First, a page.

Nine cybersecurity start-ups will be part of the second intake of the GCHQ Cyber Accelerator operated by Telefonica’s Wayra and Telefónica Open Future_ (UK) in 2018. The new cohort will spend nine months in the accelerator programme and receive funding of £25,000.
The accelerator is part of the Cheltenham Innovation Centre project, the first of two new innovation centres to be created as part of the government’s ‘National Cyber Security Programme’.
Among the outfits selected to join the accelerator are:
/ Elliptic, which detects and investigates cybercrime involving crypto-currencies
/ Trust Elevate, a provider of age verification and parental consent solutions for young adults and children in online transactions
/ Ioetec, which offers a plug-and-play cloud service solution to connect Internet of Things devices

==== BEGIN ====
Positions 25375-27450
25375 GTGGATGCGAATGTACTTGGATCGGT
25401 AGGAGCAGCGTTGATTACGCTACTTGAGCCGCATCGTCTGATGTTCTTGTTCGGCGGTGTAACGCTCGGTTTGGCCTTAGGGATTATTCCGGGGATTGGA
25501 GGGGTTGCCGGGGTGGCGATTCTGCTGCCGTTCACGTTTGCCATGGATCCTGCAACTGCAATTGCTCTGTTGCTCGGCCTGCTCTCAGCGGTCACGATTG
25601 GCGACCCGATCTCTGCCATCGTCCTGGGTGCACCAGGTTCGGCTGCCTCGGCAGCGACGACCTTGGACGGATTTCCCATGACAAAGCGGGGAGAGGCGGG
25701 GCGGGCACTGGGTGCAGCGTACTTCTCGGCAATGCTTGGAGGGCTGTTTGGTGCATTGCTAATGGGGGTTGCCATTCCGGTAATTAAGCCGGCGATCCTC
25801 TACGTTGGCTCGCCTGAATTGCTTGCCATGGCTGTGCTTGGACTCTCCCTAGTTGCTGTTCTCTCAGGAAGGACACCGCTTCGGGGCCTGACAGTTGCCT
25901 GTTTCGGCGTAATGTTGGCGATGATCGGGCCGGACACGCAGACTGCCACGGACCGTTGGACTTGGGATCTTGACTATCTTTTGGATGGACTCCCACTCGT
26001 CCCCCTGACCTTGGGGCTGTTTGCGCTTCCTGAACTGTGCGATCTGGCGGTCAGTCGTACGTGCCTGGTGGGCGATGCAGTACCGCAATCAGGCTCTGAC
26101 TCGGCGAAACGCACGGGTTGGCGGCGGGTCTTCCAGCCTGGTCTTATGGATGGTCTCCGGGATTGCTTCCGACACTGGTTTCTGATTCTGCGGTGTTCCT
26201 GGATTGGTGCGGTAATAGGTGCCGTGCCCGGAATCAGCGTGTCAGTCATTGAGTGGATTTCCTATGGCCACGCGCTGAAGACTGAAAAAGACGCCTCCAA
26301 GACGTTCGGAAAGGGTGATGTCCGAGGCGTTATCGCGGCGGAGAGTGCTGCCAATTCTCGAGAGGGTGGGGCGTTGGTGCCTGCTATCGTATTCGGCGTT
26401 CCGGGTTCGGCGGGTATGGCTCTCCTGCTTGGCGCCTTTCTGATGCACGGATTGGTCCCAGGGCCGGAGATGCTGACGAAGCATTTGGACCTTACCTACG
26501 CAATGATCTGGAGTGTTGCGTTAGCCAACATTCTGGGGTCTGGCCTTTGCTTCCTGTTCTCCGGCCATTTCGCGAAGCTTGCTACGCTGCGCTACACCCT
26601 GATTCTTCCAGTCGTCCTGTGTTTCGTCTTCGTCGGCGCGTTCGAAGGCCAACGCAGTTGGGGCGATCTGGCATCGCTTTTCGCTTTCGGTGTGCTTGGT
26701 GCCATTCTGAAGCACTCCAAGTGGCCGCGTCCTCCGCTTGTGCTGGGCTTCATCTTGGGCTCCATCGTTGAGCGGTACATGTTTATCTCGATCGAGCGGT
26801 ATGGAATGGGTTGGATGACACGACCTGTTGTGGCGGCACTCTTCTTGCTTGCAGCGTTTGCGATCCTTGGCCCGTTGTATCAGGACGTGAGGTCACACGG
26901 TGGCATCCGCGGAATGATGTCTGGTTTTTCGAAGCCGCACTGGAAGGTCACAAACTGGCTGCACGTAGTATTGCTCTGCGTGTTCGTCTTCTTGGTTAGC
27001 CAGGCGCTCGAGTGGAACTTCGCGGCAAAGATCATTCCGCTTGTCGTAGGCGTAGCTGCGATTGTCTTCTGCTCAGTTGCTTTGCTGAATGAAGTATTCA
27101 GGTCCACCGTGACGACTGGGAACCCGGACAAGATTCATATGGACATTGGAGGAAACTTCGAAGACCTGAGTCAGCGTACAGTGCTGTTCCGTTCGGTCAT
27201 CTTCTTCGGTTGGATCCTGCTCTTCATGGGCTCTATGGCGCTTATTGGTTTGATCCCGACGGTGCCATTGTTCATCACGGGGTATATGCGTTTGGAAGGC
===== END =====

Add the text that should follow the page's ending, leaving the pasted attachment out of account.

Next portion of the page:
The UK currently has 100 active accelerators, and close to 1,500 companies, among them the likes of Deliveroo and Funding Circle, have participated in their programmes. And Beauhurst finds, unsurprisingly, that most accelerated companies (42%) are technology-based, while the death rate of 10% is a tad lower than the average for equity-backed companies.
However, a mere 3% of accelerated companies have exited to date, compared to 15% of a cohort of 2011 equity-backed companies which have proceeded to IPO. But the average valuation for an accelerated company is £11.9m, compared to £6.32m for the average non-accelerated company tracked by Beauhurst.
The skinny on Wayra UK: The accelerator network earlier this year launched a new UK initiative to support seven start-ups aiming to tackle the poverty premium. The Wayra Fair By Design project is targeting four areas – energy, finance, insurance and location-based costs.